Frontline staff were generally more hesitant. They felt that providing information via new media like the web was likely to be useful, but that processes like assessment, processing applications and even dealing with enquiries needed face-to-face interaction between frontline staff and service users.
"I think that's perhaps a little more sci-fi than this sector is ready for ... it's alright when you're buying a product or you're logging onto a training session because the information's there, but to remove the human advice element from housing ... I think the idea of suddenly putting even 20 tick boxes; are you a) miserable, b) homeless ... I'd much rather there were human error rather than computer error in that kind of thing ..." (Manager, Charity)
The service users interviewed had varied relationships with technology. Some older people were avid users of the Internet, others were not too sure about even switching a computer on. The same mixture of attitudes, although in the general context of greater exposure to computers, was found among the vulnerable young people and people with mental health problems interviewed.
Generally, service users shared the views of frontline staff. Something like electronic service delivery could be successfully used for information provision, but when they wanted questions answered, were making an enquiry or a complaint or applying for a service, they wanted the interaction to be with another person. There was no particular resistance to the use of technology but the concept of 'self-service' electronic service delivery, which underpins many of the anticipated gains in efficiency and reductions in cost, was not popular.
"Even on the Net, even with your, you know, with your FAQs, frequently asked questions, and whatnot, you often can't find the answer that you want, so you do need that voice-to-voice or face-to-face contact, don't you? To get at the particular issue ..." (Older people's group)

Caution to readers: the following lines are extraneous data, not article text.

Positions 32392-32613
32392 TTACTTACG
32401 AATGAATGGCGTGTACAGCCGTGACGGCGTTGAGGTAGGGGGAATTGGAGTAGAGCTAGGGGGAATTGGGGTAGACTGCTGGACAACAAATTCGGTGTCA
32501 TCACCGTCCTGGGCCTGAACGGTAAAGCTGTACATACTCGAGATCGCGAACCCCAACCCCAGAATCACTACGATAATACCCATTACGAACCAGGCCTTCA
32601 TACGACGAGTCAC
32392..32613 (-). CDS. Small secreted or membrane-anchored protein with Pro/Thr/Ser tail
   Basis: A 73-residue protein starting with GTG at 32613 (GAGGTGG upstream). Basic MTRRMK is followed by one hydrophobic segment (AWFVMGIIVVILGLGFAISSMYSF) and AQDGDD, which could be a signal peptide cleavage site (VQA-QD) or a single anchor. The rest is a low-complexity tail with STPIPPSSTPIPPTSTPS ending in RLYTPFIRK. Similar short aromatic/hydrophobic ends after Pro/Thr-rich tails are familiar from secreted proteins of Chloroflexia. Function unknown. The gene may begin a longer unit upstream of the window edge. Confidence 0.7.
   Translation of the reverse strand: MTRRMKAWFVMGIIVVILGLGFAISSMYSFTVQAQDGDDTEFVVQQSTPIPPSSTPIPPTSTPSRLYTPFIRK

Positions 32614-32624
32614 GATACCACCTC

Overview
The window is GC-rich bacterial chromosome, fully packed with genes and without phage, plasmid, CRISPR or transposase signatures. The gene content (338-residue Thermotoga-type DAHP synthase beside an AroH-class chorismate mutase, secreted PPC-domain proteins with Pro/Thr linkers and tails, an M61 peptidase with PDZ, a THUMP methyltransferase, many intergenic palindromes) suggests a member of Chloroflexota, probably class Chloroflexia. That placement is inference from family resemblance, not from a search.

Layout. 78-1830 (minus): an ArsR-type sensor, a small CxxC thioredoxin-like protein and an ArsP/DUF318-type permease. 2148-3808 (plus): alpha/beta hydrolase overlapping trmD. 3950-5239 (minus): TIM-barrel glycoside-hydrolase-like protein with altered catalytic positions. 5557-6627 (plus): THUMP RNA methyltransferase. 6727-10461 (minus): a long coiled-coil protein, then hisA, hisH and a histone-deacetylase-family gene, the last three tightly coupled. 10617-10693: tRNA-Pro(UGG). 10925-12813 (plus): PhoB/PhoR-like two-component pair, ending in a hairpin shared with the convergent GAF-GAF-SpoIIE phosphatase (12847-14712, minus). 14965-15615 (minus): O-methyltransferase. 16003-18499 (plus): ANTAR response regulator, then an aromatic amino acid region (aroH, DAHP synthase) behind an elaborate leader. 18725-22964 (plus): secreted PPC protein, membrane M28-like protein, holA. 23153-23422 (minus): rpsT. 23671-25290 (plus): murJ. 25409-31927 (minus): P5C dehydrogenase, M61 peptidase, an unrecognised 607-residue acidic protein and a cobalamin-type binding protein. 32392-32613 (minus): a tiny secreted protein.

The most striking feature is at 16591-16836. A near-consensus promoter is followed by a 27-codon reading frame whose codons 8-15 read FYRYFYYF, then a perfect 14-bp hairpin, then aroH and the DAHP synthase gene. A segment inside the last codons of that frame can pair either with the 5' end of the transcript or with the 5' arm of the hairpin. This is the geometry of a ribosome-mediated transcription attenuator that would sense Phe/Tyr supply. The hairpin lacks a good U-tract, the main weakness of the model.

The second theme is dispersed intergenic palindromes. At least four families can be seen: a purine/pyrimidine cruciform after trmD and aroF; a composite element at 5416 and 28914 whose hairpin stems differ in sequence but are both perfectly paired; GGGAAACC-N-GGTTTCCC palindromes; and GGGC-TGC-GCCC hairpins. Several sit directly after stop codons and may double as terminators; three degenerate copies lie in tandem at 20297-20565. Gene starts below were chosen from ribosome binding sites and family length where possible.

"I'm sorry, that is private business, I mean why should I have to talk to a screen instead of seeing the person?" (Young people's group)
Service users were also concerned that some electronic service delivery systems, particularly the Internet, would simply not be affordable. At the time the research was conducted, around 37 per cent of households had Internet access (ONS, June 2001) with the proportion being markedly lower among poorer households. However, a combination of the various policies under the Government's UK Online initiative and the falling costs of technology meant that the managers in the case study organisations did not see this as a long-term problem.
There were also concerns that computers were inherently insecure. Many service users, including most of the young people, were reluctant to use e-commerce for this reason, let alone place their personal details in relation to seeking a housing or personal care service on a computer. Senior managers simply did not see this as an issue, although some raised the issue of data protection and the need to find ways of successfully integrating it with electronic service delivery.
The research was a 'snapshot' examination of a rapidly changing area of public policy at an early point in its development and its findings should be viewed in that light. Bearing this in mind, the research did suggest a quite marked contrast between managers' views of electronic service delivery as providing cost benefits and efficiency gains, and the generally more hesitant view of service users and frontline staff. All took the view that electronic service delivery could extend and improve the range of information on services, but for the most part only managers took the view that it could successfully automate much of the contact between organisations and their service users.
Service users wanted to deal with other people when making enquiries, applying for services or making a complaint, a perspective that was also put forward by front-line staff. The research strongly suggests that extensive consultation is needed to ensure that the views of service users are represented and that electronic service delivery is introduced carefully and sensitively.
Above all, the potential cost-benefits of self-service delivery to agencies need to be properly balanced against the needs and preferences of service users. Self-service delivery should be introduced not simply because it reduces cost, but also because it will clearly improve the accessibility and responsiveness of services.
About the project
The research employed a postal survey, conducted during mid-2000, and covering English local authorities, a sample of Registered Social Landlords and a sample of charities. Interviews were also conducted with 30 representatives of 17 organisations falling within these categories, and focus groups held with 58 service users (separated into older people, vulnerable young people, and people with a mental health problem). These groups were selected because of their widely ranging needs, characteristics and experiences.